Mandatory tree planting for timber producers

Allied Timbers' Tarka forest is almost bare due to harvesting without planting


GOVERNMENT is lining up legislation to compel timber producers to mandatorily plant harvested areas within two years.

This comes as most commercial timber plantations are increasingly barren and aggressive invasive species like south American native plant vernonanthura polyanthes are colonizing huge swaths of land across the eastern highlands.

Focus on logging mature forests without replanting will also lead to a future crisis of timber shortages leading government to move to compel timber producers to balance its activities between planting and harvesting.

A Forestry Commission senior staffer Aaron Chinofunga told a Misa Zimbabwe funded Green Governance forest management workshop in Mutare this week that the legal instrument is only being delayed to pass through parliament by Covid-19 disruptions.

“There is a statutory instrument that is waiting parliament approval to compel companies to replant within two years of cutting down trees.

“The process is only being delayed by Covid-19 disruption of parliament business,” Chinofunga said.

He said the aggressive vernonanthura polyanthes was however awakening timber producers to the benefits of replanting as it is gaining notoriety for its difficulty in managing.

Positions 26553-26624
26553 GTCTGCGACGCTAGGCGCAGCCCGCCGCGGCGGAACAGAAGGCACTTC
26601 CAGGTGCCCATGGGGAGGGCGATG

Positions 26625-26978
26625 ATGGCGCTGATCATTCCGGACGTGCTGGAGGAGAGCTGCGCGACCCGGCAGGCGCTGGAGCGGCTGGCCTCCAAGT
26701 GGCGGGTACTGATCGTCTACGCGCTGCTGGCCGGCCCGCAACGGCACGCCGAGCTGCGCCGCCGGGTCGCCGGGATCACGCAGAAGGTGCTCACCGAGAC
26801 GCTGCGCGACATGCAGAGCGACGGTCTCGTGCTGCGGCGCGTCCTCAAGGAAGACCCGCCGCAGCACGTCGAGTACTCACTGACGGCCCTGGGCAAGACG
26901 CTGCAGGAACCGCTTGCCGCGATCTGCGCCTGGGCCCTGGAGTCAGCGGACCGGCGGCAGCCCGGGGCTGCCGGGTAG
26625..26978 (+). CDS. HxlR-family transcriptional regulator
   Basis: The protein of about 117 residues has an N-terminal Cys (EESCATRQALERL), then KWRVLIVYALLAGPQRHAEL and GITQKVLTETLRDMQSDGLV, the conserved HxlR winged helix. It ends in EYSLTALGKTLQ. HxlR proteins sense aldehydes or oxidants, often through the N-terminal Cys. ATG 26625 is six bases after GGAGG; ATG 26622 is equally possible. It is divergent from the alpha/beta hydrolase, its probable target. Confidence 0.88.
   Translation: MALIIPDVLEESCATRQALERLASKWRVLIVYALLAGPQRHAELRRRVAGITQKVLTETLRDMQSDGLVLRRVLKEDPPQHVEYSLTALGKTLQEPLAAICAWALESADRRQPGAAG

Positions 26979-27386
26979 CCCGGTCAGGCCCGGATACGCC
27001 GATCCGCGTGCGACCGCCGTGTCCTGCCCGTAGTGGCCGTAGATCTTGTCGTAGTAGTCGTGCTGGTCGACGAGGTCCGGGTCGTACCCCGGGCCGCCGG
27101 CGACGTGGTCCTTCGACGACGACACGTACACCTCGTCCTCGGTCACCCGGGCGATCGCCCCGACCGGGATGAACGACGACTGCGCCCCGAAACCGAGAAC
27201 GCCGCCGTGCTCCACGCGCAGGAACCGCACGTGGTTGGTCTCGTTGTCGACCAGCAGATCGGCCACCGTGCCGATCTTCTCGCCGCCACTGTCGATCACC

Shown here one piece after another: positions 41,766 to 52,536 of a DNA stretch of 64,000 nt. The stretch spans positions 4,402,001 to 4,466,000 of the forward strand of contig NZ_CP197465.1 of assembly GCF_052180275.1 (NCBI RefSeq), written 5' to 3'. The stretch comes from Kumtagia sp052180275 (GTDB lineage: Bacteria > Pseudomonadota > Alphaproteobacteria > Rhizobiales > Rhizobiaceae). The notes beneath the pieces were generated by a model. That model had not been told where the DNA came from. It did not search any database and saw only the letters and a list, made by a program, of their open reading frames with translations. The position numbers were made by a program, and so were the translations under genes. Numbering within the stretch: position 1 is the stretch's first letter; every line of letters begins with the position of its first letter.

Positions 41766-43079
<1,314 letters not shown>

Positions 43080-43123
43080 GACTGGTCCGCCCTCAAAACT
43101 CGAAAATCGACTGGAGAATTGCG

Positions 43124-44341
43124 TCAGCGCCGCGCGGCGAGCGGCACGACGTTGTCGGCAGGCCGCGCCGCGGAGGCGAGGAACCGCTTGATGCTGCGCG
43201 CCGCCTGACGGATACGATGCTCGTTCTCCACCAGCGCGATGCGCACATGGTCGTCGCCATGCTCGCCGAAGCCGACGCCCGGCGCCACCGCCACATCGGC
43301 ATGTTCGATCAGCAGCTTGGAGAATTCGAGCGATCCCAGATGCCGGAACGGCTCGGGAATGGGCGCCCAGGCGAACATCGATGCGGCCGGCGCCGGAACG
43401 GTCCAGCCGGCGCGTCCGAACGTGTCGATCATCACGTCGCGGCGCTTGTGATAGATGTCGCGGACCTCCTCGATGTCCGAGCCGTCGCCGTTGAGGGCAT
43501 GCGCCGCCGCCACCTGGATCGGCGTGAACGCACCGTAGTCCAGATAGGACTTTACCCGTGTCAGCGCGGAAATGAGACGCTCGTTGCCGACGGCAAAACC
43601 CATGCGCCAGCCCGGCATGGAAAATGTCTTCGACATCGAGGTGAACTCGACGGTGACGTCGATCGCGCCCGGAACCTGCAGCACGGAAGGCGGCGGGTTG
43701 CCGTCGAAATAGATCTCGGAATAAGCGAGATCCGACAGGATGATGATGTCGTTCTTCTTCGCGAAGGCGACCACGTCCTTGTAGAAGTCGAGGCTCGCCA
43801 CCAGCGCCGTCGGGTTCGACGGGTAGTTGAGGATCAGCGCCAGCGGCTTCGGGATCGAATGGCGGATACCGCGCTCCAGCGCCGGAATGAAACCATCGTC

“If you go to Chimanimani you will realise that there is a weed that is taking over. Timber companies now see the benefit of planting trees after harvesting,” Chinofunga said.

The Bolivia and Brazil native plant is however still to be officially declared invasive 20 years after it was first observed by locals.

It has since naturalized and established itself to the dismay of timber producers and communal farmers.

The plant was allowed to take root across the Mozambican border due to government indifference.

Completely oblivious to the spread of plants during such freak weather events, no monitoring was ever done of the affected region after the 2000 tropical cyclone Eline which brought it in.

Locals only later began to notice it for its pervasive presence when it was encroaching on community grazing lands and fields.

Commercial timber plantations who were hardly in control of their estates after thousands of illegal settlers annexed thousands of hectares and disrupted their effective management only realised that they had a huge problem on their hands when it was too late to fight it off.

Worse still, they had no clue what it was or how to contain it as it would sprout back with more shootings if cut back unlike most of the indigenous weeds they had been dealing with.

To date no effective containment strategy exists on its effective management.


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